The DSM 5 criteria for drug addiction is listed as 'substance-related and addictive disorders', including drugs such as alcohol, nicotine, caffeine, opioids, hallucinogenic, stimulants and cannabis. Drug addiction is categorised as:

    The physical dependence on a substance that has impairment on the health and life of the user, especially when taken often, more than intended or with an inability to stop.

    There are multiple ways to treat drug addictions, and this is seen through addressing the biological and psychological needs of the individual.

    Biological Treatments for Drug Addiction

    Biological treatments for drug addiction usually involve drug therapy. There are three main types of drugs that might be used:

    1. Aversive: drugs that create a negative reaction to the object of addiction e.g., vomiting after using a substance.
    2. Agonist: a less harmful replacement for the object of addiction. These allow the sufferer to slowly withdraw from their addiction.
    3. Antagonist: these block the effects of the object of addiction e.g., you won’t get a pleasurable feeling after using a substance.

    Addiction, a handful of pills of different shapes, sizes and colours, StudySmarterFig. 4 - Drug therapy can help in the treatment of addiction.

    Methadone is an example of an agonist drug therapy treatment for heroin or opioid addiction, taken in controlled doses aiding in reducing the symptoms of withdrawal.

    Behavioural Treatment for Drug Addiction

    The common behavioural treatment for addiction is aversion therapy. Aversion therapy involves replacing the positive association the sufferer has with their addiction with a negative or aversive association.

    Covert sensitisation is an alternative behavioural treatment for addiction. Covert sensitisation involves the same process as aversion therapy but the sufferer simply imagines the association rather than experiencing the aversive stimulus.

    Cognitive Treatment for Drug Addiction

    Cognitive behavioural therapy (CBT) is used as a cognitive treatment for addiction. It is based on the idea that addiction is caused by faulty thought processes, so if someone changes the way they think about their addiction, they can also break their addictive behaviour. The therapy (CBT) aims to allow people to recognise situations in which they turn to their addiction to replace their addiction with positive behaviour.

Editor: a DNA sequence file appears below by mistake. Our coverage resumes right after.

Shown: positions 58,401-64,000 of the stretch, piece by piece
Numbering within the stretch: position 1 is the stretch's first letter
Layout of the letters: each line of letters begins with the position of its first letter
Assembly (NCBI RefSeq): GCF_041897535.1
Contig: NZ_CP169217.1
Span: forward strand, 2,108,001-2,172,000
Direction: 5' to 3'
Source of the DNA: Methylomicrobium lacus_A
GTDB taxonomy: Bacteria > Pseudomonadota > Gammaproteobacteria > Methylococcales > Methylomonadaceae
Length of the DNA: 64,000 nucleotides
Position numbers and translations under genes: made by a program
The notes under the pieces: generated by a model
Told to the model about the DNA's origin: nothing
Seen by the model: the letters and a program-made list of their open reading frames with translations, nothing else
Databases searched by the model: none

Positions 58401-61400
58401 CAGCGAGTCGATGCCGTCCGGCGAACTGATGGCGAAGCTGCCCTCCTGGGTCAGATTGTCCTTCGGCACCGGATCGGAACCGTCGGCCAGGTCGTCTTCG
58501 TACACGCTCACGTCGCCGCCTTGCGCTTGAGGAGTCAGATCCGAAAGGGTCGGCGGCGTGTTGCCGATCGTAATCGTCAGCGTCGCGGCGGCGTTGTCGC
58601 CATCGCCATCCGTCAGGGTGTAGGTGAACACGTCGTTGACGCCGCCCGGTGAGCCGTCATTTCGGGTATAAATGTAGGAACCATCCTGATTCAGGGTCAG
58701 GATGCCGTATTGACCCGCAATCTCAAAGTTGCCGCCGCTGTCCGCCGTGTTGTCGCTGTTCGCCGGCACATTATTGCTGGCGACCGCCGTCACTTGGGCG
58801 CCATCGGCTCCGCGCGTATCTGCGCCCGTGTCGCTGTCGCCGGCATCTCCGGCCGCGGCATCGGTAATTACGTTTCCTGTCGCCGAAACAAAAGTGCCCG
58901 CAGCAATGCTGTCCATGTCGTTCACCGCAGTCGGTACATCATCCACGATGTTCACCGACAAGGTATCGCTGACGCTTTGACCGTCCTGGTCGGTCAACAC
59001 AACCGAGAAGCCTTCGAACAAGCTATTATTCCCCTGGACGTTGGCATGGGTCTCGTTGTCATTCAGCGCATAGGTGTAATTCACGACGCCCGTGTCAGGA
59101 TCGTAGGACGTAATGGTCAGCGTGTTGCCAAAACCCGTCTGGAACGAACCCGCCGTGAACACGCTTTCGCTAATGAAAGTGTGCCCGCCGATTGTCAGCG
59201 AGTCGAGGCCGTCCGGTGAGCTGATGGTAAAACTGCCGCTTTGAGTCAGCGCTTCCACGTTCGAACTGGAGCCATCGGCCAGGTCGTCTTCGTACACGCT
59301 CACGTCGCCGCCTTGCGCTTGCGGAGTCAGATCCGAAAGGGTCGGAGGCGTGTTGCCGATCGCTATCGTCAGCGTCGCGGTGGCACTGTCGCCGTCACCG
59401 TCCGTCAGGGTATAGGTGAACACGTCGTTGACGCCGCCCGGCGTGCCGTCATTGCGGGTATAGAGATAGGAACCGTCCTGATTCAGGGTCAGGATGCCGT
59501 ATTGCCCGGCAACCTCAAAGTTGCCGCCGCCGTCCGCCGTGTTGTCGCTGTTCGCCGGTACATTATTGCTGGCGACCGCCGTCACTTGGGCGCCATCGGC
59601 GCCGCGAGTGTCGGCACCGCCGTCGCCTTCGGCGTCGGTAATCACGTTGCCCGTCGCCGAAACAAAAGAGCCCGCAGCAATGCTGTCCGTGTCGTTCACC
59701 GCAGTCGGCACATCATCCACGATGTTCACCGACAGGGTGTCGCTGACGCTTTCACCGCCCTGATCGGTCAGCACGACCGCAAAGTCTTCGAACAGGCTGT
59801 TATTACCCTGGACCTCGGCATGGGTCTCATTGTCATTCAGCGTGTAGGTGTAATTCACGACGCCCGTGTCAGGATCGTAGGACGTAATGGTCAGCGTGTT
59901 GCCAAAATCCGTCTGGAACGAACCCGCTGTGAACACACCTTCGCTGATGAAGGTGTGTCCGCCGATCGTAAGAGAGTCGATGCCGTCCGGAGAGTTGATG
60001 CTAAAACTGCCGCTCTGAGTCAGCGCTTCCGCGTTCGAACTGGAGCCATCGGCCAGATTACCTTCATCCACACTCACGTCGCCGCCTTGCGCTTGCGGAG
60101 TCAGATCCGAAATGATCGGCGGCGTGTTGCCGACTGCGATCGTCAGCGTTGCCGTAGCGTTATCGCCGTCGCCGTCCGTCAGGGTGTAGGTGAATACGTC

Alcohol Addiction

    Alcohol addiction is categorised in the DSM 5 within the substance-related and addictive disorders, with the compulsive behaviour and related treatment being related to alcohol and personalised towards the individual seeking help. This again can include a mix of biological, behavioural and cognitive treatment.

    Biological Treatment for Alcohol Addiction

    Drug therapy treatments for alcohol addiction can include any of the same treatments listed in the drug addiction section (aversive, agonist, antagonist).

    An example of an antagonist drug usually used in the treatment of alcohol addiction is naltrexone, which blocks the pleasurable effects of drinking alcohol, potentially making it easier to stop drinking as there are no positive effects felt anymore.

    Behavioural Treatment for Alcohol Addiction

    Drug therapy can overlap with behavioural treatment for alcohol addiction. Aversive drugs taken when drinking alcohol can cause severe nausea and sickness, which creates negative associations with the substance. This is a form of aversion therapy.

    Cognitive Treatment for Alcohol Addiction

    Cognitive Behavioural Therapy (CBT) is also recommended during the alcohol addiction treatment process. CBT is effective for the treatment of anxiety and depression, which are disorders and symptoms which may co-exist in someone with alcohol addiction.

    CBT and other psychological treatments/talking therapies allow safe spaces for people to explore their harmful thoughts, beliefs and behaviours without judgement. This can aid in an individual's recovery and prevent relapse.

    Addictive Personality

    As mentioned when discussing risk factors for addiction, there are several things that can influence the development of addictive behaviour. Not necessarily having an addictive personality type, but genetic and environmental vulnerabilities or stressors that risky or pleasurable behaviour is used as a coping mechanism to manage.